In an exemplary embodiment of the present invention, the radiant barrier is disposed on an external surface 32 of conduit 26. In one embodiment, this is accomplished by providing a foil as the radiant material, where the foil is coupled to the conduit by being wrapped around the conduit or is in the form of a flexible sheath into which the conduit is inserted. It is to be understood that radiant barrier 28 can be coupled to conduit 18 in any conventional manner, such as with hook and loop fasteners, a zipper, straps or any other suitable fastening means. For example, the present invention contemplates that the radiant barrier can be provided in a sleeve or sheath, that has a lengthwise zipper or hook and loop fastener, so that the radian barrier is wrapped around the conduit and then coupled to the conduit by closing the zipper or applying the hook and loop fasteners to one another. Providing radiant barrier 28 on the external surface of the conduit can also be accomplished by providing a low emissivity coating disposed on the surface of the conduit. Any conventional coating technique, such as dipping or spray, can be used to apply the radiant barrier coating on the conduit.
In the illustrated exemplary embodiment, radiant barrier 28 surrounds at least a portion of the external surface of delivery conduit 26. Radiant barrier 28 is formed from a radiant barrier material having a low emissivity, such as a reflective foil, to reduce heat loss from lumen 23 due to radiant energy. Preventing heat loss prevents condensation from forming on an interior surface 30 of conduit 26 by preventing the air in the tube from cooling to the point where it reaches its dew point.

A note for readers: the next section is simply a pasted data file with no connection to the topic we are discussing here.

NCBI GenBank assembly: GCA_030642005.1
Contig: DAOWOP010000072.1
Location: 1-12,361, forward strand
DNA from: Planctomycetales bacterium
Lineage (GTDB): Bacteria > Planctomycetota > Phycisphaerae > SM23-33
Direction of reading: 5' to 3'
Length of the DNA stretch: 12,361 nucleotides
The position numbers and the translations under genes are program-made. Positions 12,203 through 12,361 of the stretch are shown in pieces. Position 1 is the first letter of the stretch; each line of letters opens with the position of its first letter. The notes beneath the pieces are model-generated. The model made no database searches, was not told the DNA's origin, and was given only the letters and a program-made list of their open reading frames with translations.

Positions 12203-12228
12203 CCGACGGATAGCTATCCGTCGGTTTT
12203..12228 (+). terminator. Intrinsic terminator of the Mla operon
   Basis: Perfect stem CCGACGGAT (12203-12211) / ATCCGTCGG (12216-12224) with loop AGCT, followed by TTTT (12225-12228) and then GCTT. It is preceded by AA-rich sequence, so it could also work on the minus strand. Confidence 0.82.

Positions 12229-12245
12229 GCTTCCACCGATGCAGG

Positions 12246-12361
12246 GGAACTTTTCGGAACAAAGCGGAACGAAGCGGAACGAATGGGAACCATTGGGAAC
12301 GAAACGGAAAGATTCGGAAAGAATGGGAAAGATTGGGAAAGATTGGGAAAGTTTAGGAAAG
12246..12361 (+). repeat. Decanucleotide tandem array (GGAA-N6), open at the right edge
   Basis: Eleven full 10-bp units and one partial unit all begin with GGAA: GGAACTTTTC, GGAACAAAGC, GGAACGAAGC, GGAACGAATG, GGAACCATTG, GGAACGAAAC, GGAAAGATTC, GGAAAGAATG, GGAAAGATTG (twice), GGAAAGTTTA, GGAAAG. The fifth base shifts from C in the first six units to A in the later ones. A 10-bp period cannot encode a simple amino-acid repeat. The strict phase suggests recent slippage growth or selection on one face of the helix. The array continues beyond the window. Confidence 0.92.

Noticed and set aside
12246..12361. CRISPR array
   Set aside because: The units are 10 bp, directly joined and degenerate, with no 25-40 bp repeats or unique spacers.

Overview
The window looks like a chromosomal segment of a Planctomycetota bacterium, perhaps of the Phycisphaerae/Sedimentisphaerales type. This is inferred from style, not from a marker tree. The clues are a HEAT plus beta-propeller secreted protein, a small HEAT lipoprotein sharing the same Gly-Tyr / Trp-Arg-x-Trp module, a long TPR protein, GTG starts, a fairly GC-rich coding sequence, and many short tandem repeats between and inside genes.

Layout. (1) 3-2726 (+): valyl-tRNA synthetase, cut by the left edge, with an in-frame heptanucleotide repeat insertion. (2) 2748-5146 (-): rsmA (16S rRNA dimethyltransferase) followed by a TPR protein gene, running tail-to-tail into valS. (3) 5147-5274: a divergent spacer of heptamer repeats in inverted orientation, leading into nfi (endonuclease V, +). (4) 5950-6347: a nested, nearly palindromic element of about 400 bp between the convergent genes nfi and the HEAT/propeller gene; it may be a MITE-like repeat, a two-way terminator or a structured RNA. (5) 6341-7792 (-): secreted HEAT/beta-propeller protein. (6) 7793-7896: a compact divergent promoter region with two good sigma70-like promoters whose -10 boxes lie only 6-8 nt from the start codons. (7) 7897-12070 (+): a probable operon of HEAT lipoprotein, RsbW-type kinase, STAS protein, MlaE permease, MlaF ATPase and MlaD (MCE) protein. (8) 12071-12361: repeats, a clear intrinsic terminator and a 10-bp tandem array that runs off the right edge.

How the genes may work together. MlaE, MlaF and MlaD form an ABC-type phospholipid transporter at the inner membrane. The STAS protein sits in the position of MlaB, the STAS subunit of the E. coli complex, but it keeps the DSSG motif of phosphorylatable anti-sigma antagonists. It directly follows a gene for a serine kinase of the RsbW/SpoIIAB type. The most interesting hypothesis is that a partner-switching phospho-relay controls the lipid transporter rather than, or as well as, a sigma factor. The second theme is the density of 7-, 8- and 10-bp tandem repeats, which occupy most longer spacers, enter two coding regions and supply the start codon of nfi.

The radiant barrier provides a reflective surface that keeps a high percent of the radiant energy from reaching the interior surface of the insulated body. Radiant barrier fabric is found in protective clothing like that used by firemen or space suits. An example of a fabric suitable for the radiant barrier is the CROSSTECH® S/R fabric. A metalized fabric, such as an aluminized polymer fabric, or an an aluminized polymer film is also highly effective as a radiation barrier. Examples of such fabrics include the ClearDome Solar Thermal Barrier Fabric.
A further embodiment of the present invention contemplates providing a thermal insulation layer 34 over radiant barrier 28. See
The present invention also contemplates providing a thermal insulation layer 34′ disposed between radiant barrier 28′ and an external surface 32 of conduit 26. See
A still further embodiment of the present invention contemplates providing a radiant barrier 28′ on an interior surface 36, i.e., a surface facing lumen 23, of conduit 26. See
The present invention contemplates that the radiant barrier can be applied to selected portions of the patient circuit or over the entire patient circuit, i.e., from the outlet of the humidifier 14 and/or pressure generating device, to the inlet of the patient interface device. The present invention also contemplates that the radiant barrier need not be disposed entirely around the conduit, as shown in the figures, but can be disposed around only a portion of the conduit.
Referring now to